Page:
In the October Gallery exhibition “The other side of Paradise” in 2012, Laila Shawa showcases her artwork that embodies this idea, among them is the “Impossible Dream” created in 1988 during the first resistance movement or Intifada in Palestine.

This artwork intimately reflects her personal experience in Gaza after observing the role of women in her society from proud peasants to revolutionary fighters and finally disappearing into seclusion within their homes. Laila Shawa’s piece serves as a critique of toxic masculinity.

During the Intifada women played a vital role in the resistance movement, as men in the city stayed home to avoid risking their jobs, which were tied to Israeli employment, a livelihood born out of necessity rather than choice. The resistance was led by women and children, as the Israeli army would be running around Gaza pursuing children with stones, the only people who have stood up against the Israelis, defending their own children from being arrested, were the women in Gaza.

This shift displaced traditional male leadership roles within families and communities, paving the way for women to ascend to positions of power and authority. Unfortunately, they were eventually defeated by the Israeli occupiers, leading to a dramatic change in the community and at the same time there was a new resurgence of Islamic ideologies in the region. Proud and outspoken women were forced into niqabs and confined to their homes as men, in the artist’s description of events, were threatened by women's newfound influence, suppressed them in a bid to reclaim societal dominance, silencing the once-resilient voices of these women.

Here in this painting Laila Shawa satirically captures this moment depicting women with niqabs holding ice cream cones in their hands yet seem impossible to reach. One can only glimpse at the expression of these women’s eyes to understand their suppression and frustration, but also quickly realize that that which they desire is already in their own hands.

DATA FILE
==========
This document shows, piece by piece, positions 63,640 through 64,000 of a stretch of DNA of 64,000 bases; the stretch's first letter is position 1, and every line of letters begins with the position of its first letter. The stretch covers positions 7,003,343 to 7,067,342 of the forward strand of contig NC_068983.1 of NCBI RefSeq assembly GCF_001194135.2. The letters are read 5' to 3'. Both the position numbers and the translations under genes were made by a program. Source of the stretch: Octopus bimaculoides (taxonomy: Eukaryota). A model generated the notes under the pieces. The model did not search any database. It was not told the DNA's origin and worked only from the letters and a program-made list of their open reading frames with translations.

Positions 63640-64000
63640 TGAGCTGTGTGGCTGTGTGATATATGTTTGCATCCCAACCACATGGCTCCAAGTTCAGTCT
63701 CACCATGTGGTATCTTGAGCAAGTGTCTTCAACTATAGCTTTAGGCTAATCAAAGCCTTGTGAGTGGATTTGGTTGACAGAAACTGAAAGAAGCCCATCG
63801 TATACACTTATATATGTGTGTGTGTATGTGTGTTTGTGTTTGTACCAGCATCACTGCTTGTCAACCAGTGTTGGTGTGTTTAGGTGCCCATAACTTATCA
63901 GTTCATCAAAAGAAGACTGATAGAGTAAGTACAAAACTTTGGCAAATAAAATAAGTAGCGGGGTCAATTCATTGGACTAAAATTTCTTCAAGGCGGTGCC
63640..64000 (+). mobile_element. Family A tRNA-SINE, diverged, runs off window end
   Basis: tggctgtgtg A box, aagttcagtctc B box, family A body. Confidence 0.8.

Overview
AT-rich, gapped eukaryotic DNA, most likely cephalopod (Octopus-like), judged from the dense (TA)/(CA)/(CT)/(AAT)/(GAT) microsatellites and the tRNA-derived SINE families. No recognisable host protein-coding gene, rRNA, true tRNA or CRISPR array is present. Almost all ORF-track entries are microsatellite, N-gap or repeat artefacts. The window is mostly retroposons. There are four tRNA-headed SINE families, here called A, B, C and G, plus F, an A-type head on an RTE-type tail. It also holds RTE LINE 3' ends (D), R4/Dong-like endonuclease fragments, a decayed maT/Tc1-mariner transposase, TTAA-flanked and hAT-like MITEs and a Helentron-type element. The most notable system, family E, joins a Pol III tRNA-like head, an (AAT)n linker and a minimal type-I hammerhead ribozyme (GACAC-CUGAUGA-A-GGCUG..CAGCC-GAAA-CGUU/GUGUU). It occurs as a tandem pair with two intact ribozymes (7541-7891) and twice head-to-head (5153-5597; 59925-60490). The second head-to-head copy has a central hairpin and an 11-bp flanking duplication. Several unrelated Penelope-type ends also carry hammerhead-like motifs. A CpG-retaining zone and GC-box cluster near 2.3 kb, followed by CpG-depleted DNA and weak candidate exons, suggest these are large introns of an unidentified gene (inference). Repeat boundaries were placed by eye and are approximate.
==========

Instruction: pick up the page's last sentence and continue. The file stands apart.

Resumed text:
Women do not have equality with men in any society including in the west, otherwise we would not have a month for women… I don’t know how one can fight that kind of control over women’s lives but I think everyone tries. But I blame women who accept to become victims of their societies, their families, their men folk or their occupiers. There it is.
Laila Shawa - “Impossible Dream”, 1988
Laila Shawa - “Impossible Dream”, 1988

I only hope, through this article, to foster a deep understanding that the artist’s spirit can never be oppressed or defined by others, no matter where you come from. And to recognize that despite the patriarchal and oppressive nature of the world, this same spirit of the artist remains unbound and defiant. This journey into the past is a reflective moment to celebrate the courage and tenacity of the female Arab artists and gather the wisdom of those who came before us before venturing into the stories of the artists of today.

And to add a personal note, I wish to dedicate this article to my grandmother and artist Ilham Ghantous, whose stories and teachings, jewelry and style I carry with me to this day. As part of discovering these amazing female Arab artists, I dove deeper to find out more about you. We found archives of the exhibition you took part in way back in 1989 in Amman. Having learned what the female artists have gone through, I can just imagine what you went through as well. Even though you never shared that part of your journey, I am glad that it did not change you. Your love for nature and colour and beauty shines through. You still carried that artistic spirit and taught me how to see the world through the eyes of an artist. I feel so grateful for these memories, I remember thinking that all I wanted was to be an artist just like you. Thank you for all you have taught me.

(Chek out the pt.2)


  1. https://www.youtube.com/watch?v=VMU687H6oFo, https://www.youtube.com/watch?v=xwW4st-VivM, https://samiahalaby.com/1980-89.html, https://www.jadaliyya.com/Details/33718, https://samiahalaby.com/press.html
  2. https://www.youtube.com/watch?v=yVf4c7FIfZ8, https://dafbeirut.org/contentFiles/file/2020/04/968-1920-1-SM.pdf, https://www.brainscanmag.com/houria-niati, extension://efaidnbmnnnibpcajpcglclefindmkaj/https://greyartgallery.nyu.edu/wp-content/uploads/2017/12/Layout_Baya_20171206_lores.pdf, http://hourianiati.com/gallery.php?c=0, https://www.artsy.net/article/artsy-editorial-algerian-teenager-painted-liberated-women-1940s-paris
  3. https://dafbeirut.org/contentFiles/file/2020/10/Breaking-the-Veils-Women-Artists-from-the-Islamic-World.pd, fhttp://www.hagar-gallery.com/Catalogues/Self_Portrait_02_01.pdf, https://universes.art/en/nafas/articles/2003/princess-wijdan-ali, https://interfaithcentre.org.au/wp-content/uploads/2017/06/veils-brochure.pdf, https://www.abouther.com/content/princess-fahda-bint-saud, https://dafbeirut.org/contentFiles/file/2021/03/Lifting-the-veils-from-our-own-eyes-MPR-News.pdf, https://www.cbsnews.com/news/breaking-the-veils-through-art/
  4. https://octobergallery.co.uk/exhibitions/2012osp, https://www.youtube.com/watch?v=MNl5wW1Hlh8, https://www.youtube.com/watch?v=DSi4AOznmSI, https://shemakesarttoo.medium.com/laila-shawa-a-prolific-and-revolutionary-artist-from-palestine-56fd6727203c